PNS Daily Newscast - July 3, 2020 

Economists say coronavirus disaster declarations may be the quickest path to reopening; militia groups use virus, Independence Day to recruit followers.

2020Talks - July 3, 2020 

Trump visits South Dakota's Black Hills, Mt. Rushmore today; nearby tribal leaders object, citing concerns over COVID-19 and a fireworks display. Plus, voter registration numbers are down from this time in 2016.

Public News Service - SD: Civic Engagement

South Dakota's largest teachers union supports Gov. Dennis Daugaard's plan for raising the state sales tax to boost teacher pay. (iStock)

PIERRE, S.D. - In the wake of a proposal to improve South Dakota's lowest-in-the-nation teacher pay, teachers groups are continuing to talk with lawmakers about what that could look like. The state's largest teachers union is backing Gov. Dennis Daugaard's plan for a half-cent sales tax increase t

Getting physical could extend your life. Courtesy: American Heart Association

SIOUX FALLS, S.D. - The annual Heart Walk this Saturday could be your chance to take a step toward a healthier lifestyle. American Heart Association spokeswoman Chrissy Meyer said the association wants people to join the walk - and get moving. "It's an opportunity for us to encourage people to get

USDA finds schools have a heavy influence in peoples' decisions to return to their small hometowns. Credit: Jerry Oster

WASHINGTON – A recent study released by the U.S. Department of Agriculture’s Economic Research Service focused on towns that are losing population. It featured several in South Dakota and other states on the northern plains. Study co-author John Cromartie, a USDA geographer, travel

Teachers agree it will take more than money to fix teacher shortage. Credit: Jerry Oster

PIERRE, S.D. - The Blue Ribbon Task Force on Teachers and Students was appointed by Governor Dennis Daugaard to re-evaluate the current funding formula, meet with stakeholders and make recommendations to the 2016 Legislature. The group now has started the second round of meetings. Mary McCorkle, p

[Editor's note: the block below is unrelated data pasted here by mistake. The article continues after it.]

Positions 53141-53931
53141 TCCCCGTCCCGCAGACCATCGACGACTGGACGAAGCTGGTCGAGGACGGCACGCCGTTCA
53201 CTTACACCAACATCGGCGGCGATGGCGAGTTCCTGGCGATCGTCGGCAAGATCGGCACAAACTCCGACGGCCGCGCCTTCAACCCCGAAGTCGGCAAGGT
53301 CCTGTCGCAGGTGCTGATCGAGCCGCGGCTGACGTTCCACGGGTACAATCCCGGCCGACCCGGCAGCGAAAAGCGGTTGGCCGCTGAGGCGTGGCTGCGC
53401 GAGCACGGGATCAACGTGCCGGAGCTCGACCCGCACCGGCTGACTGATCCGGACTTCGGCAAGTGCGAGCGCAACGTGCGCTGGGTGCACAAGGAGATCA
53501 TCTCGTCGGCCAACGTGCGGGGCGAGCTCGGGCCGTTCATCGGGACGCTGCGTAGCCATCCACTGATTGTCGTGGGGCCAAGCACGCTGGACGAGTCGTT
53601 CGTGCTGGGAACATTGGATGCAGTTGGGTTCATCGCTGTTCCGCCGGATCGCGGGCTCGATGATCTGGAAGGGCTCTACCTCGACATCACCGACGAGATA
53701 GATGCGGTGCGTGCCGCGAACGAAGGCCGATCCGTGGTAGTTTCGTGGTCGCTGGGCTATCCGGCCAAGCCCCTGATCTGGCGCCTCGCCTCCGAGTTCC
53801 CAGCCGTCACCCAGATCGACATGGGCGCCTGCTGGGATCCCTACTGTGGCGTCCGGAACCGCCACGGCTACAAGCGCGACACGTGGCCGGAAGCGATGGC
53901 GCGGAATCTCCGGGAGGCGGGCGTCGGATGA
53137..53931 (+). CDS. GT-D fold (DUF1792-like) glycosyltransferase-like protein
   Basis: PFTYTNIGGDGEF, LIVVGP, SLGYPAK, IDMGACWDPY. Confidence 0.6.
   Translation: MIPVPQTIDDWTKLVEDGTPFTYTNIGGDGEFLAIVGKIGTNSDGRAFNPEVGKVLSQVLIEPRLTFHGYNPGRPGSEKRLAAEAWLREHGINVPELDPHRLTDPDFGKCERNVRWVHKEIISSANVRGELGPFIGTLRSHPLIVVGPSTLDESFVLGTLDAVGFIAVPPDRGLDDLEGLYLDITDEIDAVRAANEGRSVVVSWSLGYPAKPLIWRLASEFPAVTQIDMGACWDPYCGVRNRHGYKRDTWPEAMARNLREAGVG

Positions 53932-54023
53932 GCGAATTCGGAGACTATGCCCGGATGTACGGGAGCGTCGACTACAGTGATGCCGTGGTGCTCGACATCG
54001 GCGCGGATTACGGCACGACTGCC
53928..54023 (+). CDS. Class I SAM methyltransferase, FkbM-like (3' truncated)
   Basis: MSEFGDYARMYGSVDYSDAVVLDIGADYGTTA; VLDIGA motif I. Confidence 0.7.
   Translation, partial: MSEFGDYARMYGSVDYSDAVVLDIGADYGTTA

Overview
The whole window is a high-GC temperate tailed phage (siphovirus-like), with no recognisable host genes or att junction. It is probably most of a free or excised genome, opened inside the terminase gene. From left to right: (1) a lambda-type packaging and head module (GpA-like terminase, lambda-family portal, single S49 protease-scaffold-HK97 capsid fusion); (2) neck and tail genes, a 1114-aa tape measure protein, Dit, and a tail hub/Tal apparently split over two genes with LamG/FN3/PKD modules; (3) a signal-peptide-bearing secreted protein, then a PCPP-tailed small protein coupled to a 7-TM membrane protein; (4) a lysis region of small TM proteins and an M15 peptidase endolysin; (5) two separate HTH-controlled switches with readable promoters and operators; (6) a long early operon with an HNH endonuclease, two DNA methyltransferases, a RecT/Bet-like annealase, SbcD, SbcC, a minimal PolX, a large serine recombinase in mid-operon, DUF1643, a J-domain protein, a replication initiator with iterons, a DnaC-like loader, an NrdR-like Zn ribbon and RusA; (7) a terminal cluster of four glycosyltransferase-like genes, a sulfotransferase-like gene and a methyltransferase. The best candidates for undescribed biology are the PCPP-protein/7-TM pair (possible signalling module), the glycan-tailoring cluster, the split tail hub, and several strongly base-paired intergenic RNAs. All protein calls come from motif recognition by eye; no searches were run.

PHOTO: A new survey shows cities in South Dakota are good places to live. Photo credit: Greater Dakota News Service.

SIOUX FALLS, S.D. - The AARP Public Policy Institute has released findings of its Livability Index, a feature that allows people to see how well their communities are meeting their current and future needs. The index will measure down to the neighborhood level on a number of important metrics. Sara

PHOTO: A woman's ability to manage stress is a major factor that affects her overall heart health. It's one message to heed for Heart Month in February. Photo courtesy of American Heart Association

SIOUX FALLS, S.D. - The emphasis will be on women and their heart health at the "Go Red for Women" luncheon, coming up this week in Sioux Falls. The event is part of February's "Heart Month" activities, and a fundraiser for research and education on heart disease. Women need to hear the important m

South Dakotans may be able to keep some of the worst effects of climate change at bay if new EPA rules to cut back on carbon emissions from power plants go forward. Photo credit: Kenn W. Kizer/Morguefile.

YANKTON, S.D. - Hundreds of people came before a regional hearing of the Environmental Protection Agency (EPA) in Denver this week, as the agency takes public comments on rules that would cut carbon dioxide emissions from coal-fired power plants. Many scientists believe power plant emissions are the

WASHINGTON – May is Older Americans Month, and as part of that, members and staff from AARP South Dakota spent time in the capital, talking to the state's congressional delegation about issues important to senior citizens. Dennis Eisnach, AARP's volunteer president in South Dakota, says the

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